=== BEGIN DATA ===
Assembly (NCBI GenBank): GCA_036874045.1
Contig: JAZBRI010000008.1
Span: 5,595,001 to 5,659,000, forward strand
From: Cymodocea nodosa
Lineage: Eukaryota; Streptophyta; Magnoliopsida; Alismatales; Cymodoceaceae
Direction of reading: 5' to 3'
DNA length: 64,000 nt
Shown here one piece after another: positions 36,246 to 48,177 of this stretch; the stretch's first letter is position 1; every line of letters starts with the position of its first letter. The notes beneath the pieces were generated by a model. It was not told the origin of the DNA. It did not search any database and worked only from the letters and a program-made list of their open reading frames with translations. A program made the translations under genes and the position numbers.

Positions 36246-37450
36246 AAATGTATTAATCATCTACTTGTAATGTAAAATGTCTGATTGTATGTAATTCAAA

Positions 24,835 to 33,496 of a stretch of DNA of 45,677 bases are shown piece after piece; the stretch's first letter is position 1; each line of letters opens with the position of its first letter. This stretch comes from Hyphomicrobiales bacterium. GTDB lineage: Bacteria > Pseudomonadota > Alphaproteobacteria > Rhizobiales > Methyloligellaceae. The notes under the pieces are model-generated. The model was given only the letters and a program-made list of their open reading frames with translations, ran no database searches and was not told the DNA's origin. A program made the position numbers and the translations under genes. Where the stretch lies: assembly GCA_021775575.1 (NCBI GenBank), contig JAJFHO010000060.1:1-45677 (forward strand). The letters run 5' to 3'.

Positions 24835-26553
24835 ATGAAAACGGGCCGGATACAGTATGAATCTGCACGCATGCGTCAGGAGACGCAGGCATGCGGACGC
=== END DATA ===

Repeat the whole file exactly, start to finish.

Assembly (NCBI GenBank): GCA_036874045.1
Contig: JAZBRI010000008.1
Span: 5,595,001 to 5,659,000, forward strand
From: Cymodocea nodosa
Lineage: Eukaryota; Streptophyta; Magnoliopsida; Alismatales; Cymodoceaceae
Direction of reading: 5' to 3'
DNA length: 64,000 nt
Shown here one piece after another: positions 36,246 to 48,177 of this stretch; the stretch's first letter is position 1; every line of letters starts with the position of its first letter. The notes beneath the pieces were generated by a model. It was not told the origin of the DNA. It did not search any database and worked only from the letters and a program-made list of their open reading frames with translations. A program made the translations under genes and the position numbers.

Positions 36246-37450
36246 AAATGTATTAATCATCTACTTGTAATGTAAAATGTCTGATTGTATGTAATTCAAA

Positions 24,835 to 33,496 of a stretch of DNA of 45,677 bases are shown piece after piece; the stretch's first letter is position 1; each line of letters opens with the position of its first letter. This stretch comes from Hyphomicrobiales bacterium. GTDB lineage: Bacteria > Pseudomonadota > Alphaproteobacteria > Rhizobiales > Methyloligellaceae. The notes under the pieces are model-generated. The model was given only the letters and a program-made list of their open reading frames with translations, ran no database searches and was not told the DNA's origin. A program made the position numbers and the translations under genes. Where the stretch lies: assembly GCA_021775575.1 (NCBI GenBank), contig JAJFHO010000060.1:1-45677 (forward strand). The letters run 5' to 3'.

Positions 24835-26553
24835 ATGAAAACGGGCCGGATACAGTATGAATCTGCACGCATGCGTCAGGAGACGCAGGCATGCGGACGC